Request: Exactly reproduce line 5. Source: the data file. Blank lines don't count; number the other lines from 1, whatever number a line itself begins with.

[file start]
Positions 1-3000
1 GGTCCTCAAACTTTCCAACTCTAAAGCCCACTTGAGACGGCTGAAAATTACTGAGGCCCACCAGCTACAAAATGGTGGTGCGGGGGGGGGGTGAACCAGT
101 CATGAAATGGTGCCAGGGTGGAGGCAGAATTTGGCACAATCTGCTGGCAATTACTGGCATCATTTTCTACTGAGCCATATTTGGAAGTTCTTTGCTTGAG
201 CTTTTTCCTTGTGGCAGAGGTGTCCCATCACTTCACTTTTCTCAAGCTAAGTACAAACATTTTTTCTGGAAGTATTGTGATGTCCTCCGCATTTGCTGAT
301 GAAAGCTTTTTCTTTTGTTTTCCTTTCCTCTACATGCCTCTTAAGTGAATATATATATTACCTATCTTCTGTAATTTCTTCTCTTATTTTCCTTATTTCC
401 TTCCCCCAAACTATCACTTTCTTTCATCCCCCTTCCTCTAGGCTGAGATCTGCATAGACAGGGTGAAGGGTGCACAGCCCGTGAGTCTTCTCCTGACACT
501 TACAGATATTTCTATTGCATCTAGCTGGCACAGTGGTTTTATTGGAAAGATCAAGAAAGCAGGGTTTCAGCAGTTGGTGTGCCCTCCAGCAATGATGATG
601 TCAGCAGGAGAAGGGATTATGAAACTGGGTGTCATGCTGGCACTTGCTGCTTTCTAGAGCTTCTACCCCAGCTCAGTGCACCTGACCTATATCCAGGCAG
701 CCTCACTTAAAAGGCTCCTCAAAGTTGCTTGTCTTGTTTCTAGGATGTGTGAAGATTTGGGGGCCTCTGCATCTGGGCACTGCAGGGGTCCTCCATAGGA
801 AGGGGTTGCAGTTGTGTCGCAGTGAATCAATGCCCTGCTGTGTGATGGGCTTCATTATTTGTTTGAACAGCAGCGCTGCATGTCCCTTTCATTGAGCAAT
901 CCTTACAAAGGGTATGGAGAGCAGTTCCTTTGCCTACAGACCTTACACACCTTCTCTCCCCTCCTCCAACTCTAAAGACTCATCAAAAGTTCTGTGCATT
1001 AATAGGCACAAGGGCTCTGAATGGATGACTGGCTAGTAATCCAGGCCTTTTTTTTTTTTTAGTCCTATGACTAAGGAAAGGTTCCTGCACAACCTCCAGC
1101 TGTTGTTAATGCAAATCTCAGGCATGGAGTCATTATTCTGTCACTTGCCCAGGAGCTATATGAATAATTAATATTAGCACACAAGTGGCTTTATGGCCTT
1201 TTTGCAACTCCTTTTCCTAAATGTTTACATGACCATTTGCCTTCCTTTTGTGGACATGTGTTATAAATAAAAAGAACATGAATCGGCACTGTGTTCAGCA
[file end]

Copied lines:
301 GAAAGCTTTTTCTTTTGTTTTCCTTTCCTCTACATGCCTCTTAAGTGAATATATATATTACCTATCTTCTGTAATTTCTTCTCTTATTTTCCTTATTTCC